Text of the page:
units

RTS4103

Faculty of Medicine, Nursing and Health Sciences

print version

This unit entry is for students who completed this unit in 2016 only. For students planning to study the unit, please refer to the unit indexes in the the current edition of the Handbook. If you have any queries contact the managing faculty for your course or area of study.

6 points, SCA Band 2, 0.125 EFTSL

Postgraduate - Unit

Refer to the specific census and withdrawal dates for the semester(s) in which this unit is offered.

Faculty

Medicine, Nursing and Health Sciences

Organisational Unit

Department of Medical Imaging and Radiation Sciences

Coordinator(s)

Dr Brad Cassels and Dr Caroline Wright

Offered

Clayton

  • Second semester 2016 (Online)

Synopsis

This unit focuses on the action of ionising radiation on living things at the cellular level and the resulting effects on organs, tissues and the whole body. Students will gain an in-depth knowledge on the biological effects of ionising and non-ionising radiation, and the mechanisms of repair to biological damage. Students will be able to describe the systemic and total body responses to early/late effects of radiation. Students will undertake a critical review on how the effects of radiation on biological tissue can be utilised in the practice of radiation therapy. Students will acquire an appreciation of the potential hazards present in different radiation therapy procedures, and focus on the principles of dose reduction, while maximising the information produced from a particular dose of ionising or non-ionising radiation. Whilst studying these topics, students will be encouraged to critically reflect, analyse and synthesise relevant information from the literature.

Outcomes

Upon successful completion of this unit, students should be able to:

  1. Describe the major bio-effects of ionising and non-ionising radiation and explain the severity and risks associated with these bio-effects;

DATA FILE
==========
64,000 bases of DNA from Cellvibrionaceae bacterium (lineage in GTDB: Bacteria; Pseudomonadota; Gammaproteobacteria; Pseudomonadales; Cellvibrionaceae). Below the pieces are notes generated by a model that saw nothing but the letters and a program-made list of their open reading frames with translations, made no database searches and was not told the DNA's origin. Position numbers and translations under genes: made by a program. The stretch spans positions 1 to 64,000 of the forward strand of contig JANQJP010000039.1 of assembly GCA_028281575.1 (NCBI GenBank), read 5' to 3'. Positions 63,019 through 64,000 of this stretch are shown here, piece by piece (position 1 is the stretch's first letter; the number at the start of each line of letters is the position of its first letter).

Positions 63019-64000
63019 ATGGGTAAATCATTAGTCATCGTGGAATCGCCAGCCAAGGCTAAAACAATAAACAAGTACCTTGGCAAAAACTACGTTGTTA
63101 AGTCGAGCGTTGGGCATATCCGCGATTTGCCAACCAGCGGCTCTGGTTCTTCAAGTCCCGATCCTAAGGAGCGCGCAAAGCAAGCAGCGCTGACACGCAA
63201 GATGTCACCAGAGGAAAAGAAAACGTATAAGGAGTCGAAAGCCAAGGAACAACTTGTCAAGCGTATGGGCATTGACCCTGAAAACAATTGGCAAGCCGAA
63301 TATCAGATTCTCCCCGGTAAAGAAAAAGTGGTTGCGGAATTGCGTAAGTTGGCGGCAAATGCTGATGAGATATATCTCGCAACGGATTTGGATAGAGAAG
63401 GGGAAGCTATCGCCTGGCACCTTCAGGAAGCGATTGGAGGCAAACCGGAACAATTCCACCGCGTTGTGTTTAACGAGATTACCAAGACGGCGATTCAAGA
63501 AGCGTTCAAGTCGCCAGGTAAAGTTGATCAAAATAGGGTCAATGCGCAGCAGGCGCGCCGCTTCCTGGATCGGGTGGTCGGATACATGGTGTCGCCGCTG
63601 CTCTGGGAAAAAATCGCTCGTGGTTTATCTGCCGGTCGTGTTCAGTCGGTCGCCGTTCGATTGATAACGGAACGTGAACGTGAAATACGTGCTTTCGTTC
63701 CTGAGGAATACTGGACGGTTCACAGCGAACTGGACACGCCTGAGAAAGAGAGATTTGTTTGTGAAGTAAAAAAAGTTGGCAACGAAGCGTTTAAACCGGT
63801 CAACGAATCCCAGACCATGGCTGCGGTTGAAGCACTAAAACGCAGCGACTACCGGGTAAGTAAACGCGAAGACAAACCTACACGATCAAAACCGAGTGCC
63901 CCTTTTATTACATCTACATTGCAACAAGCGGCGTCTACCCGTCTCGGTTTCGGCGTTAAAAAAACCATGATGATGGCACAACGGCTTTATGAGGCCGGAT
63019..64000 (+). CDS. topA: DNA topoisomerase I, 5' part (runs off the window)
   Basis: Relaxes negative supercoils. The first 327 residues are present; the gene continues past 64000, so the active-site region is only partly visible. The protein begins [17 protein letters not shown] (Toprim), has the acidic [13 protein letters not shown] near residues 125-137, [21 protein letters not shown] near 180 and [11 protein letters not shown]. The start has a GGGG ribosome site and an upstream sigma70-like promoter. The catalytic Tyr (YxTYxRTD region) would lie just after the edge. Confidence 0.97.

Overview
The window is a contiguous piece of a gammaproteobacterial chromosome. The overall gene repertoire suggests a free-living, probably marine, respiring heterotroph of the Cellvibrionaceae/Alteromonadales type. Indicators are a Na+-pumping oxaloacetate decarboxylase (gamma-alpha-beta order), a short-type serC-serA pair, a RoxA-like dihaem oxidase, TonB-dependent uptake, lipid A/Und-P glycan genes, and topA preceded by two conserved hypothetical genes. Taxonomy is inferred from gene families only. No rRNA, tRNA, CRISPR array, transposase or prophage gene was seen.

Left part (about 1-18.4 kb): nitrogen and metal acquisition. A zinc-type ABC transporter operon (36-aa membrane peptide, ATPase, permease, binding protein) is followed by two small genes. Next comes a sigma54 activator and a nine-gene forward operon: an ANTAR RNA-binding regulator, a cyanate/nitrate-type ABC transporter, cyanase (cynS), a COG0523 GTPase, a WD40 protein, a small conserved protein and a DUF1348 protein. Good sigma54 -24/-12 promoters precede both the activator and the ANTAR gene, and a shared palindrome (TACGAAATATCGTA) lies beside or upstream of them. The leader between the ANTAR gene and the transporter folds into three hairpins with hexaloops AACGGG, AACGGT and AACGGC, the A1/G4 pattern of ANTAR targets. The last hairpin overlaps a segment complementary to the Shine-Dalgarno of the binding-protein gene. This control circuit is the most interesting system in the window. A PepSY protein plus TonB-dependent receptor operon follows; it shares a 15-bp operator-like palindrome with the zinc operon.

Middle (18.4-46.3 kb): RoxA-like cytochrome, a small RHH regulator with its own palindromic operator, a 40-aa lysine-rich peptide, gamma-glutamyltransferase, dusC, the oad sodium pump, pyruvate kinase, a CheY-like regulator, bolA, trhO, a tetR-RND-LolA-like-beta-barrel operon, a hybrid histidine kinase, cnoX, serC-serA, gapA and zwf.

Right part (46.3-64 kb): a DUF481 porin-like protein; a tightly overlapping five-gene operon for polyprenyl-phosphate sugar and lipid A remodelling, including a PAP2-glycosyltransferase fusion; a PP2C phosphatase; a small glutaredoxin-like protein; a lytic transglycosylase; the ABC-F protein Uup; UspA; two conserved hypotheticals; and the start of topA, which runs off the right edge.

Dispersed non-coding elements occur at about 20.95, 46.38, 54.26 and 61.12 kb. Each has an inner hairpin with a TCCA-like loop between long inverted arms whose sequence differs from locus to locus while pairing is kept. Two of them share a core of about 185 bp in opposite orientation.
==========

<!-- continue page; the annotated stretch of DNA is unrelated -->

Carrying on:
2. Discuss the known biological effects of ionising and non-ionising radiation on cells and tissues;
  3. Calculate the radiation dose, and appraise the current scientific theories relating to the risk associated with radiation dose;
  4. Explain the rationale used to determine the most appropriate procedure with regard to biological effects;
  5. Describe the modifications to procedural technique, required to maximise the benefit from a particular dose of ionising or non-ionising radiation;
  6. Outline the principles of radiation safety, protection and ALARA, and justify the medical use of ionising and non-ionising radiations.

Assessment

Two assignments (2,000 words each) (40%)
Presentation and critical reflection (10%)
Written invigilated examination (2 hours) (50%)

Hurdle: To pass this unit, students must:
Achieve a combined mark of 50% or more of the available marks for the assignments and presentation/critical review combined,
Achieve 50% or more of the available marks for the written examination and
Achieve a total aggregate mark for this unit of 50% or more.

Chief examiner(s)

This unit applies to the following area(s) of study

Medical radiations and radiation therapy

Co-requisites

RTS4101, RTS4102. Must be enrolled in Master of Medical Radiations or the Radiation Sciences stream of the Bachelor of Health Sciences.